In retrospect, Quan still stands by the assertion that upon arriving in the states, he never got into trouble for anything that wasn't at least partially Derik's fault.
[Exhibit A.] The Boy Next Door
Derik's clothes itch. New and too tight, they pinch at his neck and wrists, feel awkward, and smell funny: too clean, too starchy, too artificial.
At five-years-old, he's of the firm belief that clothes in general are a waste of time. People ought to avoid them altogether when it's warm and simply stay inside when it's cold, and the concept of 'looking nice for company' escapes him entirely. Why grown-ups are so picky about naked bits is also beyond him, but wrestling his parents in order to stay undressed has never gone well in the past, and he's more or less come to accept that sometimes standing in uncomfortable, stupid-looking, and itchy clothes is an unavoidable evil of life.
Still, he wishes the new neighbors would answer their door already.
They do, of course, though the woman that answers the door isn't at all what Derik expected. He's not sure what he expected, but whatever it was, she isn't it. She looks…different. Not like Travis's mom or Jerry's mom or anyone else he knows' mom, and certainly not like his own mom. Her face has a different shape to it, her hair is pulled back tightly and neatly but it looks different, too, somehow. A different texture, maybe. And when she greets his parents, her words sound strange and accented.
He doesn't listen long, of course.
Adult conversations are boring and almost always take a pointlessly long amount of time to go anywhere, as far as he can tell. Sometimes, in fact, they don't even seem to say anything, just talk themselves around in circles as if the whole point of talking with each other is talking with each other and not actually communicating any information. So, he rocks back onto his heels and shifts his weight from side to side, scuffs the bottoms of his shoes on the concrete steps and distracts himself by looking over his shoulder and watching the leaves catch the wind and skitter over the driveway path, chasing each other like little leaping and tumbling brown and yellow mice.
"Derik." His mother's voice calls him out of his thoughts and Derik straightens instinctively, snapping his head back around to look up at her. She nods meaningfully towards the front door. "Derik, mind your manners and say hello…this is Quan."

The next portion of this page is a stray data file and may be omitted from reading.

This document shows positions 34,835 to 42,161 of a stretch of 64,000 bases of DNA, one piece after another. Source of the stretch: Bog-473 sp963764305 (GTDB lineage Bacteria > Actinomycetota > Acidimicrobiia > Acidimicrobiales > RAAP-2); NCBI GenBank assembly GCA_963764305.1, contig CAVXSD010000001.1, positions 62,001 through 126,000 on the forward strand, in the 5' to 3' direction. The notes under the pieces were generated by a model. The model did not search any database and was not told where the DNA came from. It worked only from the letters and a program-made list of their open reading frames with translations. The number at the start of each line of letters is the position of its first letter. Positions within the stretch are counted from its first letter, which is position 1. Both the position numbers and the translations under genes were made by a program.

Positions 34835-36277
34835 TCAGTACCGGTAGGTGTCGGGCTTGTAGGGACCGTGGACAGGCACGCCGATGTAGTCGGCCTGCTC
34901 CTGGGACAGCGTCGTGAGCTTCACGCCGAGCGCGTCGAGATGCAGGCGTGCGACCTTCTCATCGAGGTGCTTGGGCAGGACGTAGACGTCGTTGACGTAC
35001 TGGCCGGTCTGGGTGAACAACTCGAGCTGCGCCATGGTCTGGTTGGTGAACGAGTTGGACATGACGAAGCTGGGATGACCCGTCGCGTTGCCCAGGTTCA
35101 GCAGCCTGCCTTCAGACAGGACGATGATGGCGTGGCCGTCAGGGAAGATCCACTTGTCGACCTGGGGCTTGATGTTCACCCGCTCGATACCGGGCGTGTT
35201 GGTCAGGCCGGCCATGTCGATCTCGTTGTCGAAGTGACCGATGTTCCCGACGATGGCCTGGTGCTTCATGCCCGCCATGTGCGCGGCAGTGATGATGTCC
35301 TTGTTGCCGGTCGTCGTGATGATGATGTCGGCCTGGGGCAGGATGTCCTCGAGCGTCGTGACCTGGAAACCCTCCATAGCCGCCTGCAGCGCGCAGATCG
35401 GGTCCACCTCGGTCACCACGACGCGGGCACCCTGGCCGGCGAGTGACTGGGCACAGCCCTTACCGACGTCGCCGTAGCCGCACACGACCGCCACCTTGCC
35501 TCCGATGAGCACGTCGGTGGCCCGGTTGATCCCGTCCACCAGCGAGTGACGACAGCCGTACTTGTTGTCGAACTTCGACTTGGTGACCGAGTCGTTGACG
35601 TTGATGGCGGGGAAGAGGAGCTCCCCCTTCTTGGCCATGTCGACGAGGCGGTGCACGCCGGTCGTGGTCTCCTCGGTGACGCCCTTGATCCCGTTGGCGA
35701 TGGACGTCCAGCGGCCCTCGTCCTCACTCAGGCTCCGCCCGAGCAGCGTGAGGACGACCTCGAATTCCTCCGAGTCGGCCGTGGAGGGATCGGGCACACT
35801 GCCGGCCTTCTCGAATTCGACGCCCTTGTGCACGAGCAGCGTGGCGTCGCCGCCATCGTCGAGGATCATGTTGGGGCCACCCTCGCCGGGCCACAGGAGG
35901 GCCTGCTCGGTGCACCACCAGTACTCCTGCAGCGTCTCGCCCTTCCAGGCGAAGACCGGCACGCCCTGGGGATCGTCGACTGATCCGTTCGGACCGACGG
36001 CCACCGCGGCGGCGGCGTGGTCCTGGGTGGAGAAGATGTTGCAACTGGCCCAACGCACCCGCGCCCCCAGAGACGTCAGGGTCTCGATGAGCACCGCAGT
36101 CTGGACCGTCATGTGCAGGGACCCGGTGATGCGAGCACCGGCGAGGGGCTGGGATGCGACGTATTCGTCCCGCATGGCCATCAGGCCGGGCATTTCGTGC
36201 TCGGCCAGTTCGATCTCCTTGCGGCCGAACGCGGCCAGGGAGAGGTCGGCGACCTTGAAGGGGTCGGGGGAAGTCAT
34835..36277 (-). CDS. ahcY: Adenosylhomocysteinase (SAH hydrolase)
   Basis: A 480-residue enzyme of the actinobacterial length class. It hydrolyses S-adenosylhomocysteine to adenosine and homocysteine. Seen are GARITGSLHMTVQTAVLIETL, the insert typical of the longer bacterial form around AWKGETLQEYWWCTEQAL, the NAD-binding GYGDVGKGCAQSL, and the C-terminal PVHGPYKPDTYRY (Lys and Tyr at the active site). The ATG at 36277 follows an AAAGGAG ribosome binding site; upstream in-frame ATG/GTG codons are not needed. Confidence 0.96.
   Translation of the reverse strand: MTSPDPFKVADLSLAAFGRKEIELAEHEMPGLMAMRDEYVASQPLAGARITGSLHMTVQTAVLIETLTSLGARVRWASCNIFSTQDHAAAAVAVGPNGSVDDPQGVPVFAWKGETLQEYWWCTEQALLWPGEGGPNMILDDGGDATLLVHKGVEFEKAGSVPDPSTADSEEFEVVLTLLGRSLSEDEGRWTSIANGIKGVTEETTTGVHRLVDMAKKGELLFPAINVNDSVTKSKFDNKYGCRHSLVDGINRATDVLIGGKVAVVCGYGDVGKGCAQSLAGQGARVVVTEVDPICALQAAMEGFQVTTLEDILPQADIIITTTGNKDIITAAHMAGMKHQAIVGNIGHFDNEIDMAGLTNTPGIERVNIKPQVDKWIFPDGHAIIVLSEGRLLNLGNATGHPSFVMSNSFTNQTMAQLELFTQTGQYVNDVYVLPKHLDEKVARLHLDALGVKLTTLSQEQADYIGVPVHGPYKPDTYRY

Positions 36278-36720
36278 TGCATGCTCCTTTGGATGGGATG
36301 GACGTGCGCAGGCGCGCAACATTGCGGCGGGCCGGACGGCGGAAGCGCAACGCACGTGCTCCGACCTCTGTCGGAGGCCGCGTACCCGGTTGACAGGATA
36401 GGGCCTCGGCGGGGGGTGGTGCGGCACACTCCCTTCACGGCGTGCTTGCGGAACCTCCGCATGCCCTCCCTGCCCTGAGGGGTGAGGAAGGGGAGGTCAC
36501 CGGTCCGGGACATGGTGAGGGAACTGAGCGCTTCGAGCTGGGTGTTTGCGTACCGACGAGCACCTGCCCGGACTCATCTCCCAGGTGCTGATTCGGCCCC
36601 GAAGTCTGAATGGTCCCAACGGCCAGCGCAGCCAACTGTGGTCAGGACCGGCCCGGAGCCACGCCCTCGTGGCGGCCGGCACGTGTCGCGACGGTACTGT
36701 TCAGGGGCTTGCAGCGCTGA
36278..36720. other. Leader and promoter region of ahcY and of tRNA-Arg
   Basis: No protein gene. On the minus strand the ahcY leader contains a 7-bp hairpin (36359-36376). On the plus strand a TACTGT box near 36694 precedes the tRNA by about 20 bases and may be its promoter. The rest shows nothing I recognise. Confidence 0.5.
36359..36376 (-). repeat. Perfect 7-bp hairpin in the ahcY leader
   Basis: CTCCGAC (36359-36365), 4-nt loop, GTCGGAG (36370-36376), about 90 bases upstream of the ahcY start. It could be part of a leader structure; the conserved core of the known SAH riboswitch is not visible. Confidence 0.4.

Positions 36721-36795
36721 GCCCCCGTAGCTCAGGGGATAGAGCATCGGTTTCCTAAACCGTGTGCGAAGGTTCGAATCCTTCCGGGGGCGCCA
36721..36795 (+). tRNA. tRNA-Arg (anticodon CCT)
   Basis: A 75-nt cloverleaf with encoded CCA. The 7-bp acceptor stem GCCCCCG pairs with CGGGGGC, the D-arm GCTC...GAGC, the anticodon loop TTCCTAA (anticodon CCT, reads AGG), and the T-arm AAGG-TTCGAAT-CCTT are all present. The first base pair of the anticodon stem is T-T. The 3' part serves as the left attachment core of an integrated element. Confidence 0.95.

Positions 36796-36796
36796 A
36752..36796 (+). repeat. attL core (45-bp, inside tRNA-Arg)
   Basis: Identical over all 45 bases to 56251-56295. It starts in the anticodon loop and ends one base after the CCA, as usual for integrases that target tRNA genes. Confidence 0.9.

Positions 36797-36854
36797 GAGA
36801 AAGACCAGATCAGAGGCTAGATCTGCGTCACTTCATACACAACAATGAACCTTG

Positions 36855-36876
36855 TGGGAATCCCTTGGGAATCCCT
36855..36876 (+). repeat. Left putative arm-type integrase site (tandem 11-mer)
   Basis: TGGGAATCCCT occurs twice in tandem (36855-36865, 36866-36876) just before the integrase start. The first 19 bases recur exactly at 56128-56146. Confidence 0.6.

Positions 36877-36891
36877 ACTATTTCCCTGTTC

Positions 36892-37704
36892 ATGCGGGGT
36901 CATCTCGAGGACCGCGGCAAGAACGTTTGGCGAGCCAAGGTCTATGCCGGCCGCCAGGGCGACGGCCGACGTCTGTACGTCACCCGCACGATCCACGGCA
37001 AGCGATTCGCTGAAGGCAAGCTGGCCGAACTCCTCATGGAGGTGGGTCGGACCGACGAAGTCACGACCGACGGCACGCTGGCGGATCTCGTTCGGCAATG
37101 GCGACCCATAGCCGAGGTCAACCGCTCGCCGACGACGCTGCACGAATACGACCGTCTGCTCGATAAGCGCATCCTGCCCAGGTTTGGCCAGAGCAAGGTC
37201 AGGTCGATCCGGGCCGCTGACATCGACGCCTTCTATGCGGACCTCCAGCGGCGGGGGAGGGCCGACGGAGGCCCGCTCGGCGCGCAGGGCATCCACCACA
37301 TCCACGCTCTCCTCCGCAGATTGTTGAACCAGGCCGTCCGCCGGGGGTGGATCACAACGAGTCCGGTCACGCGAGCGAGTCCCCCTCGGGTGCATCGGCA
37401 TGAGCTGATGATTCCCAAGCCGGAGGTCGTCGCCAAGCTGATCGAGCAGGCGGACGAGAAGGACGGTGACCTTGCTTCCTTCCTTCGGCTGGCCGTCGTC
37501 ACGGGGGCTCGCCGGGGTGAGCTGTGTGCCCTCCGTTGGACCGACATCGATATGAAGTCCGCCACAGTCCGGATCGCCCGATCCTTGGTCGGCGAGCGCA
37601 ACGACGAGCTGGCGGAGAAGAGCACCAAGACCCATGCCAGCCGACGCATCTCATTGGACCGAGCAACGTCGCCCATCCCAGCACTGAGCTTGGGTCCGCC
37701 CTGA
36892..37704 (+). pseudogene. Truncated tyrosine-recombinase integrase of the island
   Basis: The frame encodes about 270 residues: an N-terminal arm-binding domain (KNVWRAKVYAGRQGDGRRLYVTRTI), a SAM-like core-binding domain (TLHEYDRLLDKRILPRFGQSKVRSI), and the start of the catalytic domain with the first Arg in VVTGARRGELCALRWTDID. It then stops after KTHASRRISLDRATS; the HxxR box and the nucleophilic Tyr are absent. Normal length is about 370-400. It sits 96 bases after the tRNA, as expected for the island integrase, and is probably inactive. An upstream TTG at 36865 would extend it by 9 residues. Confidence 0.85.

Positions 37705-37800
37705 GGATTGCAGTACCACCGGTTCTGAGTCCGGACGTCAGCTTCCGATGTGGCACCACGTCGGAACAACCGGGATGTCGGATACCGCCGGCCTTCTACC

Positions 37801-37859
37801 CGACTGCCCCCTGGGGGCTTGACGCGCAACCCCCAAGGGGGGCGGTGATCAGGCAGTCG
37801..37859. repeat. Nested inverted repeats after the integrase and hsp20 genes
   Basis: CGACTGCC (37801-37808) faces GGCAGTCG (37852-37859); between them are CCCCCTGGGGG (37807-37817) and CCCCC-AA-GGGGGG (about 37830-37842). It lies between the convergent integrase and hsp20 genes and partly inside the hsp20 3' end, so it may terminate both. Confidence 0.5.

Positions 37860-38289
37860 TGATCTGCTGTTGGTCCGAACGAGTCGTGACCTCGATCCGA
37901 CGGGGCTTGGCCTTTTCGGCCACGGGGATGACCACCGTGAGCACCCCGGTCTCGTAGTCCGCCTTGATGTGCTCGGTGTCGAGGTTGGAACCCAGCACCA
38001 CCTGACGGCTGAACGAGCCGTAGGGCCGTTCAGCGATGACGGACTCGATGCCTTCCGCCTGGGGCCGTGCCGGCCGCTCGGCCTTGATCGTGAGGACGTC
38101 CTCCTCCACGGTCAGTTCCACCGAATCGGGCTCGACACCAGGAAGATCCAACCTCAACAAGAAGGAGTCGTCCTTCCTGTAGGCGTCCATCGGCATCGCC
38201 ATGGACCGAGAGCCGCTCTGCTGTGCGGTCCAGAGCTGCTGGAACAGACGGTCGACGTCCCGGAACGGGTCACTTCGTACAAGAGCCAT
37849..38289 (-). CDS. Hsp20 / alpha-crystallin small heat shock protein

'Quan', as Derik discovers after only a moment of puzzlement, is a child—boy? girl?—lingering uncertainly behind the knees of the woman at the door (who is, for her part, urging the kid out and saying things which Derik assumes are words, though they don't sound like anything he's ever heard before).
"Qu ba…qu," (Go on, go) the woman urges, tugging at the shoulder of the kid's shirt. "Shuo 'hello.' Jieshao ni zi'ji, dan shi yong ying'wen." (Say 'hello.' Introduce yourself, but use English.)
After some rather forceful cajoling, the kid's in front of him, looking wary, but also intensely curious, and for all his fiddling – Derik decides it must be a boy because yes, his hair is semi-long-ish but it's not that long, and he's not wearing a dress; parents usually introduce girls formally with dresses, Derik has learned – the boy (Quan, he reminds himself; remembering names is important; it gets people to like you) meets his eyes with a steady, unremitting stare. Dark eyes. Big, dark eyes. With a strange, fascinating shape to-
His mother clears her throat meaningfully and Derik blinks. Right, intros. He extends his hand. "Hi, I'm Derik."
The boy takes a moment to catch on, staring at Derik's hand until there's another whispered exchange of insistent words from the kid's (mother?) in that language Derik doesn't understand. Then, Quan takes his hand, blinking his owl eyes at Derik and saying, "Quan." After a nudge from the woman behind him, Quan hesitates before adding, in a manner that suggests the words are difficult for him, like reading an unfamiliar string of vocabulary presented by the teacher, "Hello. Nice…" He frowns, "…meet…"
"Nice to meet you," Derik jumps in helpfully, and Quan smiles. It's a small smile, understated, like he doesn't do it often, but it's there, and Derik likes it. So naturally he decides on the spot that he's going to make this kid smile as often as he possibly can.
The grownups seem to figure that they need to talk more and that Derik and Quan should be given some time to 'get to know each other', so in a few minutes both of them are deposited in the backyard and left to their own devices on how to entertain themselves as the adults disappear into the house.
Sitting on the back porch steps of Quan's unfamiliar home and staring out at the empty, clearly-not-child-friendly fenced in patch of grass serving as their backyard – there's not even one ball, toy gun or truck, let alone the pool, full set of hotwheels and remote controlled airplane (plus any number of other things) littering Derik's backyard – and he tries to ask if there are any neat toys inside, in Quan's room, or perhaps a secret stash of them tucked away out here somewhere, but Quan only looks at him like he's speaking fluent Alienese and Derik soon gives up.
"So…what do you do around here anyway?" he asks. "Like…" He nudges his toe in the grass, frowning, but if there's one thing he's learned from his parents and society at large thus far as far as interactions with other people go, it's that when there's nothing else to do, keep talking. Silence is awkward, and therefore bad, and if the other person doesn't have anything to say, it's up to you to keep it going. "You should come over to my house sometime," he says. "There's tons of stuff there I can show you…"